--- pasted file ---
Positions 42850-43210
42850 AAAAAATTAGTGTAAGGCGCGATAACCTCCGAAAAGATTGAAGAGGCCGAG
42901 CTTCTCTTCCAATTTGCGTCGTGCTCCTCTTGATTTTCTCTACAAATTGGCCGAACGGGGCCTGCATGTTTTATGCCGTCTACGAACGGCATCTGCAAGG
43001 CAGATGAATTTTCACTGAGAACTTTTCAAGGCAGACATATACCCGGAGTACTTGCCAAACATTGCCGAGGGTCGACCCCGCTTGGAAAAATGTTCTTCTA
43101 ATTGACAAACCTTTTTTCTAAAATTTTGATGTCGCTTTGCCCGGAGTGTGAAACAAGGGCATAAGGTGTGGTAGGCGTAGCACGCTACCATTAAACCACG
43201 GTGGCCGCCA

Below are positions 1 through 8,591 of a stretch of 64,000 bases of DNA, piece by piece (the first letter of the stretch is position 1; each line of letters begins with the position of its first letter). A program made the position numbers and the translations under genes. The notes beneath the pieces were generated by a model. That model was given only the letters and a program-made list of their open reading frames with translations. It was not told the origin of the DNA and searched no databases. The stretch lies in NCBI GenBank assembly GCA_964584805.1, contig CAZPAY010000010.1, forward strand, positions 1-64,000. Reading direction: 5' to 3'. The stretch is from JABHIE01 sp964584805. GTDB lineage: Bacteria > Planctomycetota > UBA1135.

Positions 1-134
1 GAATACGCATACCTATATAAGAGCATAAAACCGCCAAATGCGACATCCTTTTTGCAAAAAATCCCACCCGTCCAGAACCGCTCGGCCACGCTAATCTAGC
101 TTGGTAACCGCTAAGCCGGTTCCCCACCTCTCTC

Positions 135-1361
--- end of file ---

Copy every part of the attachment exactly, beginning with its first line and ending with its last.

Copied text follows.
Positions 42850-43210
42850 AAAAAATTAGTGTAAGGCGCGATAACCTCCGAAAAGATTGAAGAGGCCGAG
42901 CTTCTCTTCCAATTTGCGTCGTGCTCCTCTTGATTTTCTCTACAAATTGGCCGAACGGGGCCTGCATGTTTTATGCCGTCTACGAACGGCATCTGCAAGG
43001 CAGATGAATTTTCACTGAGAACTTTTCAAGGCAGACATATACCCGGAGTACTTGCCAAACATTGCCGAGGGTCGACCCCGCTTGGAAAAATGTTCTTCTA
43101 ATTGACAAACCTTTTTTCTAAAATTTTGATGTCGCTTTGCCCGGAGTGTGAAACAAGGGCATAAGGTGTGGTAGGCGTAGCACGCTACCATTAAACCACG
43201 GTGGCCGCCA

Below are positions 1 through 8,591 of a stretch of 64,000 bases of DNA, piece by piece (the first letter of the stretch is position 1; each line of letters begins with the position of its first letter). A program made the position numbers and the translations under genes. The notes beneath the pieces were generated by a model. That model was given only the letters and a program-made list of their open reading frames with translations. It was not told the origin of the DNA and searched no databases. The stretch lies in NCBI GenBank assembly GCA_964584805.1, contig CAZPAY010000010.1, forward strand, positions 1-64,000. Reading direction: 5' to 3'. The stretch is from JABHIE01 sp964584805. GTDB lineage: Bacteria > Planctomycetota > UBA1135.

Positions 1-134
1 GAATACGCATACCTATATAAGAGCATAAAACCGCCAAATGCGACATCCTTTTTGCAAAAAATCCCACCCGTCCAGAACCGCTCGGCCACGCTAATCTAGC
101 TTGGTAACCGCTAAGCCGGTTCCCCACCTCTCTC

Positions 135-1361